Many an amateur astronomer started out years ago with a Tasco telescope.
Tasco is generally a brand name maligned by amateur astronomers, and sometimes people do make fun of them
and I myself had a 60mm Tasco Model 9-t as my second telescope.
(The first telescope I had was so bad, that it doesn't count, and I don't think it even had a brand name).
However, when I first started in the telescope business, I met a fellow from Hamilton, Ontario, by the name
of Bert Rhebergen.
Bert is one of those quite, unassuming fellows. He knows a lot, but does not say a lot.
Unless you get him talking that is. Talking about astronomy.
And Bert also happened to own a 4.5 inch Tasco reflector on an equatorial mount.
You know, the kind that has mount, that wiggles with the slightest wind,
and has pretty useless 5 x 24mm finderscope?
One night, out in Hamilton, I was doing some observing with Bert, and he had his trusty Tasco telescope
He offered me a view of Saturn through it, so I took a look.
And frankly I was delighted at the view!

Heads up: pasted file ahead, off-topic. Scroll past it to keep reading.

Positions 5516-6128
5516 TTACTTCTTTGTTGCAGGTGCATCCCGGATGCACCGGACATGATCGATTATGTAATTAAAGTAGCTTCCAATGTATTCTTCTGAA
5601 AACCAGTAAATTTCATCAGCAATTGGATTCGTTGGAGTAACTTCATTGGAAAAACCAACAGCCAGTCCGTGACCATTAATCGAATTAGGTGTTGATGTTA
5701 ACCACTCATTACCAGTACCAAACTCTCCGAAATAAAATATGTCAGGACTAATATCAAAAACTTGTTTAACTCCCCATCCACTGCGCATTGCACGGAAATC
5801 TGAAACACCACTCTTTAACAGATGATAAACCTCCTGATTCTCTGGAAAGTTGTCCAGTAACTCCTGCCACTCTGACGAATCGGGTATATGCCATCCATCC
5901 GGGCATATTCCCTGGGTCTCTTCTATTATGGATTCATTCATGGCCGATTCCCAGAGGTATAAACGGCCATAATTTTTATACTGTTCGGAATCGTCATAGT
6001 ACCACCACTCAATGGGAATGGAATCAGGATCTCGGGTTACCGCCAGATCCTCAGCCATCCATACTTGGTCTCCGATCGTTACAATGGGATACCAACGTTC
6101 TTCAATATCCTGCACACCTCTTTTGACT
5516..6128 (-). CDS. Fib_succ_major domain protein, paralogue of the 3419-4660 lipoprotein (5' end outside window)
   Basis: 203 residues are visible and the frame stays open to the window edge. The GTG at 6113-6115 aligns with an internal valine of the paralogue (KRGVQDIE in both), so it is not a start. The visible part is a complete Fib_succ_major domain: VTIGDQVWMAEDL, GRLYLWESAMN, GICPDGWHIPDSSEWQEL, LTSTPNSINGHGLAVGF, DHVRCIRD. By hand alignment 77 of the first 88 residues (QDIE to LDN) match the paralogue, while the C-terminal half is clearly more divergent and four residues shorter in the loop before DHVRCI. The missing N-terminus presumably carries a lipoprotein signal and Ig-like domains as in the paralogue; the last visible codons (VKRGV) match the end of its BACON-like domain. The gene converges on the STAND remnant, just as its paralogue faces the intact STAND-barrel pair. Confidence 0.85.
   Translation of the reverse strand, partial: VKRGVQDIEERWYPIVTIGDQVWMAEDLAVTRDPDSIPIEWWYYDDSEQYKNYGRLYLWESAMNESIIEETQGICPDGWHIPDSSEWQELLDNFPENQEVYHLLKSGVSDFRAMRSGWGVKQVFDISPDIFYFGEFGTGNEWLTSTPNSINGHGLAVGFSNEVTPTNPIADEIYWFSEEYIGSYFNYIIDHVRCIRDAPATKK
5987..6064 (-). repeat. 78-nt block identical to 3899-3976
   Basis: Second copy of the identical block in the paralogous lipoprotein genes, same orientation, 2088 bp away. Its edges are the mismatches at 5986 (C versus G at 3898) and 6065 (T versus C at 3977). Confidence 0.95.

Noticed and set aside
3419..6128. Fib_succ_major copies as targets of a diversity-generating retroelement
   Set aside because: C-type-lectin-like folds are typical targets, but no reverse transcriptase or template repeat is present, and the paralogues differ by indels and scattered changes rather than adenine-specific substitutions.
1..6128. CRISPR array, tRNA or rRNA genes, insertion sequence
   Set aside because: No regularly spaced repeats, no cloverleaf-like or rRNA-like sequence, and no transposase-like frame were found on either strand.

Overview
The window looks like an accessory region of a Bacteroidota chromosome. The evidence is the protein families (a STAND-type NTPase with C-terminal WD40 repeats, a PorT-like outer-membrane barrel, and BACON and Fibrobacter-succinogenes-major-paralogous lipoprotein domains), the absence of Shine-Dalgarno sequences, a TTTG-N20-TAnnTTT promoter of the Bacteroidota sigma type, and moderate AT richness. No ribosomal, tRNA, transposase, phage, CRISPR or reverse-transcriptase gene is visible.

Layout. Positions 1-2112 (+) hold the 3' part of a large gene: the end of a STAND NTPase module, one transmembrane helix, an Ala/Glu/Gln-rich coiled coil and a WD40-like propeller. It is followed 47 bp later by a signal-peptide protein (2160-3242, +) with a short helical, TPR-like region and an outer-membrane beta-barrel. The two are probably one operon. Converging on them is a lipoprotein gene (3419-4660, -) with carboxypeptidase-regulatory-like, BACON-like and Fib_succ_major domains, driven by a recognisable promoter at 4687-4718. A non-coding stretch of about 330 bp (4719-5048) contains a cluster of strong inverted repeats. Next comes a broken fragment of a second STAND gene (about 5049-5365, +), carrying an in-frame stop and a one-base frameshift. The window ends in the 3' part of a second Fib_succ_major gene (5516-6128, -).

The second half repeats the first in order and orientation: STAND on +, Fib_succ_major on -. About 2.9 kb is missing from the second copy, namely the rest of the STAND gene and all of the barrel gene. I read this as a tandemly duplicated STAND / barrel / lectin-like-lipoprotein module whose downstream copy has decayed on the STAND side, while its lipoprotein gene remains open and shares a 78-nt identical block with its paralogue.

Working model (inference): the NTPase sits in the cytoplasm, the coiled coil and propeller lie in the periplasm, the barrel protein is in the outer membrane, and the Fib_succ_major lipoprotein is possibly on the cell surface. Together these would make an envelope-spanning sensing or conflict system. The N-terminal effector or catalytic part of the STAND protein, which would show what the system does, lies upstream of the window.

Bert when onto explain that he done all kinds of "upgrades" to solidify the mount, replaced the finderscope
and the eyepieces, and collimated the scope correctly and so on.
Not only that, but Bert could point that telescope anywhere in the sky, like nobodies business.
Bert really knew his sky. He used a set of sky charts, to locate objects, the old school way.
Heck, he was like a human computer.
He pointed out a Comet to me in the sky that night as well. It was tricky to find, but he was
persistent, and using the maps, and a bit of plotting, he found it.
For years afterwards, I always said to Bert when I saw him: "So Bert, when are you going to get a bigger telescope?"
His response: "When I have fully exhausted my capability with this one".
Well, eventually Bert did get a different telescope.
But not for the reasons you might think.
His car was rear ended, and his trusty Tasco telescope in the trunk, got damaged as a result.
I've not seen Bert lately, but I'm pretty sure, he's still out there looking up, and enjoying and appreciating the night sky.
Ray "Tasco-ed" Khan
PS We are fortunate that over the past 3 decades, amateur telescopes have improved dramatically, and prices are
quite reasonable, considering the overall features of instruments today. If it's time for you to trade up, or trade down,
then do come see us. We've got a huge inventory of telescopes in stock, and some terrific deals right now.